|Leakage hazard||Negligible chances of leakage of nitrogen gas as only a small volume of Nitrogen is stored for on-demand availability and the gas is stored at a low pressure, typically, lower than 10 bar.||Cylinders generally present a high hazard risk of leakage as the gas stored is at a pressure of 150-200 bar pressure and also repeated handling of cylinders makes them vulnerable to leakage.|
|Maintenance of equipment||Nitrogen gas generators will require periodic maintenance. Maintenance is generally accomplished in a total of 4-hours annually and fairly simple such as filter cleaning, replacement, oil replacement in air compressor etc.||Manifolds will have to be periodically pressure tested to ensure there are no leakages developed over repeated use.|
2. We must also calculate the emission reduction due to avoidance of CO2 use and present a case below on basis of certain data presented earlier.
|S.No.||No. Of Cases/Year Production,|
(1 case= 5.678 ltrs)
|Estimation of baseline emissions|
|Estimation of Project emission|
|Estimation of Emission reduction|
|1||100 million cases/year, (567.8 million ltrs/year)||4628.55||345.05||4283.5|
|2||182 million cases/year, (1033.4 million ltrs/year)||8424||628||7796|
|3||200 million cases/year, (1630.34 million ltrs/year)||9257.10||690.10||8567|
|4||300 million cases/year, (2445.516 million ltrs/year)||13885.66||1035.16||12850.05|
In order to understand how beverage bottlers may benefit from use of Nitrogen in place of carbon dioxide as a counter pressure gas, we must consider the cost of CO2 in cylinders and then compare it against the cost of nitrogen production by an onsite nitrogen generator.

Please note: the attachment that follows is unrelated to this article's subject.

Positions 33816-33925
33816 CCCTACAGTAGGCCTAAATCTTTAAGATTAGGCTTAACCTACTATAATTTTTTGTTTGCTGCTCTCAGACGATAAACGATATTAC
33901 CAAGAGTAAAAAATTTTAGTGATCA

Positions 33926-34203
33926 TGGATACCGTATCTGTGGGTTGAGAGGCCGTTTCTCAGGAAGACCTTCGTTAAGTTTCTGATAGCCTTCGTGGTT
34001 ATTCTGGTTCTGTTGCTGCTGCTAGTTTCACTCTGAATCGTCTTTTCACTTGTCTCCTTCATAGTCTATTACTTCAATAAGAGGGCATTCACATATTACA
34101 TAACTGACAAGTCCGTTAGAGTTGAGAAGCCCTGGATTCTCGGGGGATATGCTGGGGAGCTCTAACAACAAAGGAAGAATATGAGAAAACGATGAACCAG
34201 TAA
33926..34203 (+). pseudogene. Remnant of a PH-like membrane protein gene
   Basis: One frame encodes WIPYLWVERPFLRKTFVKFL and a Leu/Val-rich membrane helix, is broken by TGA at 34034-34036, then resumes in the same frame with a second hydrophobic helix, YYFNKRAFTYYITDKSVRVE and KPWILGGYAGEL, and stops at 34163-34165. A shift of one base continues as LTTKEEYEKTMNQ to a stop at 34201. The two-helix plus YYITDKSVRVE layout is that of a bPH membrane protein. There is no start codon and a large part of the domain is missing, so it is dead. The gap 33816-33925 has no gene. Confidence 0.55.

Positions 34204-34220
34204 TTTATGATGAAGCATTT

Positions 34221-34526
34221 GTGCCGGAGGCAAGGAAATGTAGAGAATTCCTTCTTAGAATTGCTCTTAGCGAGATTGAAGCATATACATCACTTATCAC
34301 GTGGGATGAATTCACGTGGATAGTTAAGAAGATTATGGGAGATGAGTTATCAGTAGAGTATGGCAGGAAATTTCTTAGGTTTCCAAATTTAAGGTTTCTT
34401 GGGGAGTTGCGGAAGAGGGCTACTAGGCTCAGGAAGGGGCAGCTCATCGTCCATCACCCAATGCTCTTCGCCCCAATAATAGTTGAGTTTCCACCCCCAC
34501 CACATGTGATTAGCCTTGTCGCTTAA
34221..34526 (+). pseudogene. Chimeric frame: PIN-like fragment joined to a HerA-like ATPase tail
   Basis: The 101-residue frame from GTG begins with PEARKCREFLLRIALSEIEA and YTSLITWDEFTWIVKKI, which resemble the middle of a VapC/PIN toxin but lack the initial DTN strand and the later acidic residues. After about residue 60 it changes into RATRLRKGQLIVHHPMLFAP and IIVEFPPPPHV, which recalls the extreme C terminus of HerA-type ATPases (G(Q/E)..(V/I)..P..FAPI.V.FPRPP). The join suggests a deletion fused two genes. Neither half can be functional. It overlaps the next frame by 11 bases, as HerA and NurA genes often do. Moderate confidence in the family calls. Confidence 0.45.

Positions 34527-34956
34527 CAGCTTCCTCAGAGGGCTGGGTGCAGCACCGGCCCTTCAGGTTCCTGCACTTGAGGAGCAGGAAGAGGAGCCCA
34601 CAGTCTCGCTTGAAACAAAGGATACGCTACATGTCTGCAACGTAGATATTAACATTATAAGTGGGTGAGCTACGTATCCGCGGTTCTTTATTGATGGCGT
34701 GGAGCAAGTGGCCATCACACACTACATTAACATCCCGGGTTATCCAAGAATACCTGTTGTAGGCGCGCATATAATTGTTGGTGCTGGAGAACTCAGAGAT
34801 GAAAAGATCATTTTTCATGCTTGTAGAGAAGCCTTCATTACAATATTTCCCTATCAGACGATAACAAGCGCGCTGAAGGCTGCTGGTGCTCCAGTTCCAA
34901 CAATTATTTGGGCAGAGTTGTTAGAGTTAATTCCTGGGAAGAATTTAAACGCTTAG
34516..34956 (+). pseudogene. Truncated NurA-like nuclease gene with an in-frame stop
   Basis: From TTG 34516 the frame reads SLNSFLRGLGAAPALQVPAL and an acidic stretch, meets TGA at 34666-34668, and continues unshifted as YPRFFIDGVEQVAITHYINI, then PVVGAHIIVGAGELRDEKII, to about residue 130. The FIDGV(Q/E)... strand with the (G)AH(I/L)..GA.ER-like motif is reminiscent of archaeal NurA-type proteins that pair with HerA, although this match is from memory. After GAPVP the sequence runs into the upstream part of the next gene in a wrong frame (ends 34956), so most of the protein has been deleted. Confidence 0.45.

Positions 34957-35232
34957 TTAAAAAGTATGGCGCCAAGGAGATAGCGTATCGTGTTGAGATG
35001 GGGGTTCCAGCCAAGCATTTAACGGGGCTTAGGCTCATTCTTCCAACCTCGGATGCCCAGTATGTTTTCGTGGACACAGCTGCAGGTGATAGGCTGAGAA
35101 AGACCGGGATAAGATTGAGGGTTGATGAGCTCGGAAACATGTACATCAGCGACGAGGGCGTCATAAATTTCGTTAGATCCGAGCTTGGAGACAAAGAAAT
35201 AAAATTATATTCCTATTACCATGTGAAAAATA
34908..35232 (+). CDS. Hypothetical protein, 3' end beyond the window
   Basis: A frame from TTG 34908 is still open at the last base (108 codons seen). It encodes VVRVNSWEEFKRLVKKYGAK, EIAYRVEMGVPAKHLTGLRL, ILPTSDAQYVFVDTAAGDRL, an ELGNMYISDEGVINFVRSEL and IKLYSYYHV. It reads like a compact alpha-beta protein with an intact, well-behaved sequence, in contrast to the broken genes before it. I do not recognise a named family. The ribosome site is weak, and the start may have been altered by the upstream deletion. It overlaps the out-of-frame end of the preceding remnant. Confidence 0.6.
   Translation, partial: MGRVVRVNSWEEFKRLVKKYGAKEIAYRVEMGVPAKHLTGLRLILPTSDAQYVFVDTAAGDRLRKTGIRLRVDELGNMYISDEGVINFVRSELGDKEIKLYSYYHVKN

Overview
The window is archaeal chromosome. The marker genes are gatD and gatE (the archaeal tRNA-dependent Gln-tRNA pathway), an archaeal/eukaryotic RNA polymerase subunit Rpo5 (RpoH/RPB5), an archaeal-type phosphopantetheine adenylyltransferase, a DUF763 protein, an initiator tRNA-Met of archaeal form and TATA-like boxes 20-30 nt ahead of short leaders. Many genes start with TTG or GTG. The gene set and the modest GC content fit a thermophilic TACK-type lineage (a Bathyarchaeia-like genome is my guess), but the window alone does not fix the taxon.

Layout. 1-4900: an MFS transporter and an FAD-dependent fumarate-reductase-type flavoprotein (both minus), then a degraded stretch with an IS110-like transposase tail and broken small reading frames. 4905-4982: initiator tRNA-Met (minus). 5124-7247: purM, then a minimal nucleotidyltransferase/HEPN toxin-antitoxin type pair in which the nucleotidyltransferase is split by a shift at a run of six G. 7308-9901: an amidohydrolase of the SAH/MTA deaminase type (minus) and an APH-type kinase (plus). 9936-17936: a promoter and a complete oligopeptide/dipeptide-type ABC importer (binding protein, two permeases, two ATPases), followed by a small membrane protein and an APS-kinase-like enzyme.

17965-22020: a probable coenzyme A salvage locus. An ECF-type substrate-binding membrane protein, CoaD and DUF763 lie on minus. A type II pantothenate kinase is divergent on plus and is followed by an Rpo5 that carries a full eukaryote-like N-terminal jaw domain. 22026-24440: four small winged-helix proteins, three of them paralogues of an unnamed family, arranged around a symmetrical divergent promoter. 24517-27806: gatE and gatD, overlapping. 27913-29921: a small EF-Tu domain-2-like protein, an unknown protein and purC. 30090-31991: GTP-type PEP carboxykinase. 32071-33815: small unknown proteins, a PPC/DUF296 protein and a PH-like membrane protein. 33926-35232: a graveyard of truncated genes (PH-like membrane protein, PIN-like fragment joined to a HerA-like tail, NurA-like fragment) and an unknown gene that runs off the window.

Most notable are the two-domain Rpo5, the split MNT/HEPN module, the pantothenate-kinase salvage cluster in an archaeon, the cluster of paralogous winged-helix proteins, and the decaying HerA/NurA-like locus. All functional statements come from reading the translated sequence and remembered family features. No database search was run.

a) Cost of Carbon Dioxide Gas purchased by Cylinders
Present rate of CO2 gas cylinders in Indian market = Rs 50 INR/Kg of CO2 gas.
1 Kg of CO2 gas = 0.5058 Nm3 of CO2 gas, or
1 Nm3 of CO2 gas = 1.97 Kg of CO2 gas
Hence, the cost of 1 Nm3 of CO2 gas in cylinder can be calculated as
1 Nm3 CO2 = 1.97 Kg of CO2 gas x Rs 50 INR/kg CO2.
1 Nm3 CO2= Rs. 98.85 /Nm3 of CO2
b) Cost of Nitrogen gas produced onsite using gas generator
To produce nitrogen gas from an onsite gas generator requires electricity to operate the air compressor and this is the primary variable cost of operation.
For producing 1 Nm3 Nitrogen gas we require only 0.5 KWH electricity power.
If we consider industrial electricity rate of around Rs. 7 / kWh, the production cost of nitrogen by generator can be estimated as Rs 3.50 INR/Nm3
|Consumption||Annual spend on cylinders|
(Cost of CO2 / Nm3 x 7 Nm3 x cylinders per day x 350 days)
|Annual spend to produce nitrogen|
(Cost of N2 / Nm3 x 7 Nm3 x cylinders per day x 350 days)
|Savings per annum|
|10 cylinders / day||!ERROR! undefined variable 'rs'||!ERROR! undefined variable 'rs'||Rs. 23.28 Lacs|
|15 cylinders / day||!ERROR! undefined variable 'rs'||!ERROR! undefined variable 'rs'||Rs. 34.91 Lacs|
|20 cylinders / day||!ERROR! undefined variable 'rs'||!ERROR! undefined variable 'rs'||Rs. 46.55 Lacs|